An estimated 26 million people have recovered from COVID-19 in the United States. While the focus for the majority of the pandemic has been on prevention of COVID-19 and care for those diagnosed with the virus, health care professionals have also had to focus on helping those who have already recovered from the virus.

Approximately 10­%–30% of COVID-19 survivors will face “long-haul” symptoms, including brain fog, swallowing difficulties, and other communication difficulties. Even by conservative estimates, this means more than 2 million Americans who could benefit from the services of a speech-language pathologist (SLP).

During this week of BHSM, our goals are twofold: (1) to prepare SLPs for some of the newest clients on their caseloads and (2) to ensure that people recovering from COVID-19 are aware of the services available to them through ASHA members. The articles below present preliminary research on side effects in COVID-19 survivors and leading research in three areas where COVID-19 survivors may be in need of services.

What We Know About COVID-19 Survivors

Even after a full recovery from COVID-19, survivors have reported a wide array of persistent side effects from the virus. Although these symptoms have yet to be fully studied, we know that there are a number of issues that SLPs can treat. In “Potential for Cognitive Communication Impairment in COVID-19 Survivors: A Call to Action for Speech-Language Pathologists,” Amy Ramage looks at what the future of COVID-19 will mean to SLPs who may not be used to working in acute care.

Ramage emphasizes that although COVID-19 is a novel virus, SLPs can use the same evaluation and intervention methods that they would typically provide to any other critical care patient. She focuses on one important potential symptom—cognitive impairment—and how SLPs should work as part of a rehabilitation team.

More Resources From the ASHA Journals

Eye Tracking Measures for Studying Language Comprehension Deficits in Aphasia: A Systematic Search and Scoping Review: Issues such as ventilation or a COVID-related stroke may have left some survivors unable to speak. This article reviews current research on the use of eye tracking technologies to assess auditory or reading comprehension for patients with aphasia.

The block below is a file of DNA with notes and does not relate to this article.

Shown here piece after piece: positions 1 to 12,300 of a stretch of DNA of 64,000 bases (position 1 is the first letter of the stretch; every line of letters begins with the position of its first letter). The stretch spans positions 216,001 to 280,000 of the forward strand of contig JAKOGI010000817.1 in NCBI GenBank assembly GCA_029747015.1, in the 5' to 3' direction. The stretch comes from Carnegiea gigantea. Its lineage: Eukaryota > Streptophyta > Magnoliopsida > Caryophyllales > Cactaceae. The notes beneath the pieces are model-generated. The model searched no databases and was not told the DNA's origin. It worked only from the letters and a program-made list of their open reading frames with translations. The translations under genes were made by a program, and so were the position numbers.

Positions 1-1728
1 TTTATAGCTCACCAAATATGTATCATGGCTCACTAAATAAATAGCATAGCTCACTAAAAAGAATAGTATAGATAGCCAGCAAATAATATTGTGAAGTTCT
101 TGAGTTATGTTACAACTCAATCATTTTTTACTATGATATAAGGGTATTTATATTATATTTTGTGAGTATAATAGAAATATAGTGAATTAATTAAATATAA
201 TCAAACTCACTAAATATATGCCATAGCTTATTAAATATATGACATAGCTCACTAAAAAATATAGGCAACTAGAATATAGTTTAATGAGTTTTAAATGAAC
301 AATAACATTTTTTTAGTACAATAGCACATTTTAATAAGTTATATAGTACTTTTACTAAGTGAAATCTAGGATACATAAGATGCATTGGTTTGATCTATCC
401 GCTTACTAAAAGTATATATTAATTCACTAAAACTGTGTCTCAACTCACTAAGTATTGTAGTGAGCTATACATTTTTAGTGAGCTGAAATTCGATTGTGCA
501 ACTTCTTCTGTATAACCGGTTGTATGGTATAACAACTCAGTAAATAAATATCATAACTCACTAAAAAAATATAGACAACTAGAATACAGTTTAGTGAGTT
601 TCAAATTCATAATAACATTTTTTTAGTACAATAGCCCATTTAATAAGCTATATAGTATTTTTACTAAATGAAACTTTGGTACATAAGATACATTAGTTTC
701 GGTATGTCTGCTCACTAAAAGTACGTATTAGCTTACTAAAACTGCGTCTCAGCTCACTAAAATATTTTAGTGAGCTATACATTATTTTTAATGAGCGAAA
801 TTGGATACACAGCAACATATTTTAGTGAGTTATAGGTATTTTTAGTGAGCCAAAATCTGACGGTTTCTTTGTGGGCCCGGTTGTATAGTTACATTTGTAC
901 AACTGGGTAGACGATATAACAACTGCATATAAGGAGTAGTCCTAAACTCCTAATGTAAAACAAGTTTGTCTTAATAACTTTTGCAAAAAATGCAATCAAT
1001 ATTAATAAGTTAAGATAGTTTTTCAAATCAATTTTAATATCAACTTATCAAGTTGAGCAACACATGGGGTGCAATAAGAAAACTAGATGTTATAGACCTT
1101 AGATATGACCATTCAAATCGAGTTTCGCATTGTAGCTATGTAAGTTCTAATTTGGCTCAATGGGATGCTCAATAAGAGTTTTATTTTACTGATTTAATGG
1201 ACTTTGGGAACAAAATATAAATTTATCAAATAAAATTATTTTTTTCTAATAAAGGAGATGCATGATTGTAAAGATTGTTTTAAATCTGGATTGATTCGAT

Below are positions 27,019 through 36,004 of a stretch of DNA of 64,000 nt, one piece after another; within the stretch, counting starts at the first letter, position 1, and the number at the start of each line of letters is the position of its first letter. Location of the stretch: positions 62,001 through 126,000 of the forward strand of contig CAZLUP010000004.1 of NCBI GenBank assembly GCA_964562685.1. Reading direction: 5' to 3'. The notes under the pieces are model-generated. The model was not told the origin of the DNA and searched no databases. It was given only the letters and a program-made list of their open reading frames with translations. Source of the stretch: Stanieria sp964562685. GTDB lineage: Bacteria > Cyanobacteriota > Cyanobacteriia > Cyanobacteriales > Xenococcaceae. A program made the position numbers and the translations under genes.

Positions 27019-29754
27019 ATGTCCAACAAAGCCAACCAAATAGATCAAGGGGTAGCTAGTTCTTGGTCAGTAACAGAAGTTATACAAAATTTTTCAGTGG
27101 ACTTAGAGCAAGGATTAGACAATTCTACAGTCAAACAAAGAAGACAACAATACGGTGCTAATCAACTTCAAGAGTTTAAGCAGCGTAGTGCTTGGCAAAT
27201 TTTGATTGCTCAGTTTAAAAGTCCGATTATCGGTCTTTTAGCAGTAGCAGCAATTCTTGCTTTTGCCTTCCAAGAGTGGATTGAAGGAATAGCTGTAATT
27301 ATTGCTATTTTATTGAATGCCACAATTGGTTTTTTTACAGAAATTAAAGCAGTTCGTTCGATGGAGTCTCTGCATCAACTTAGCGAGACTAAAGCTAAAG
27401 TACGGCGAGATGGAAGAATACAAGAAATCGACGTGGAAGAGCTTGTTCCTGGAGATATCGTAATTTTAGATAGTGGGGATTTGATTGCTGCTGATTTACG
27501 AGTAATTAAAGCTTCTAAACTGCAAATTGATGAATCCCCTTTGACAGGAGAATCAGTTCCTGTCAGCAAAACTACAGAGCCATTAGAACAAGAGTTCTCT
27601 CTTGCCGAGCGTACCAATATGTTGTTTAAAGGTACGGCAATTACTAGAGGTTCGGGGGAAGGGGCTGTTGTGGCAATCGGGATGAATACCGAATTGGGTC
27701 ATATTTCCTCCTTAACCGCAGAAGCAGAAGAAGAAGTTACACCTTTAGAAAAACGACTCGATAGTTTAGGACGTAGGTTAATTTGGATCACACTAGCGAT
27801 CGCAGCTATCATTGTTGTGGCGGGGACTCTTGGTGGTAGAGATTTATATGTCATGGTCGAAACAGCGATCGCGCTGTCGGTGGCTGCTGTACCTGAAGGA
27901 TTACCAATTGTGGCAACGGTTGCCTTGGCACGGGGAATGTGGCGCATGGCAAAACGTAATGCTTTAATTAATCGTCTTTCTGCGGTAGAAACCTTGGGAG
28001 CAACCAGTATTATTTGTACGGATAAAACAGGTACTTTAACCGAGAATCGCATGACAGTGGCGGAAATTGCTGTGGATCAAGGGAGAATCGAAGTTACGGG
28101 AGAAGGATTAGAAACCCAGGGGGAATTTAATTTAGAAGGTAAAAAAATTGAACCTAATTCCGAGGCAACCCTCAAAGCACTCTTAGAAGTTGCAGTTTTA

Combined Memory Training: An Approach for Episodic Memory Deficits in Traumatic Brain Injury: Consistent “brain fog” is another long-term symptom associated with COVID-19, leaving survivors with difficulties in memory, attention, problem-solving, organization, and more. In this article, the authors present a combined memory theory that has been shown to improve episodic memory, semantic memory, and attention.

Objective and Subjective Clinical Swallowing Outcomes via Telehealth: Reliability in Outpatient Clinical Practice: Swallowing problems in COVID-19 survivors can arise as the result of time spent on a ventilator, or as another side effect of the virus. With more patients needing outpatient swallowing evaluations and follow-up, this article looks at the feasibility and reliability of telehealth to provide increased flexibility for SLPs and patients.

A Better Future for COVID Survivors

As many Americans look ahead to a “return to normal,” health care professionals—including SLPs—can help millions of Americans who survived COVID-19. At the same time, all of us—as advocates for speech-language pathology, as dedicated community members, or as friends and family of survivors—must reach out and let survivors know how visiting an SLP can improve their lives.

You can find important resources on treating COVID-19 survivors on the BHSM home page. Alongside resources on treating COVID survivors, you can also download social media tools and member press releases to help you get the word out both during BHSM and beyond.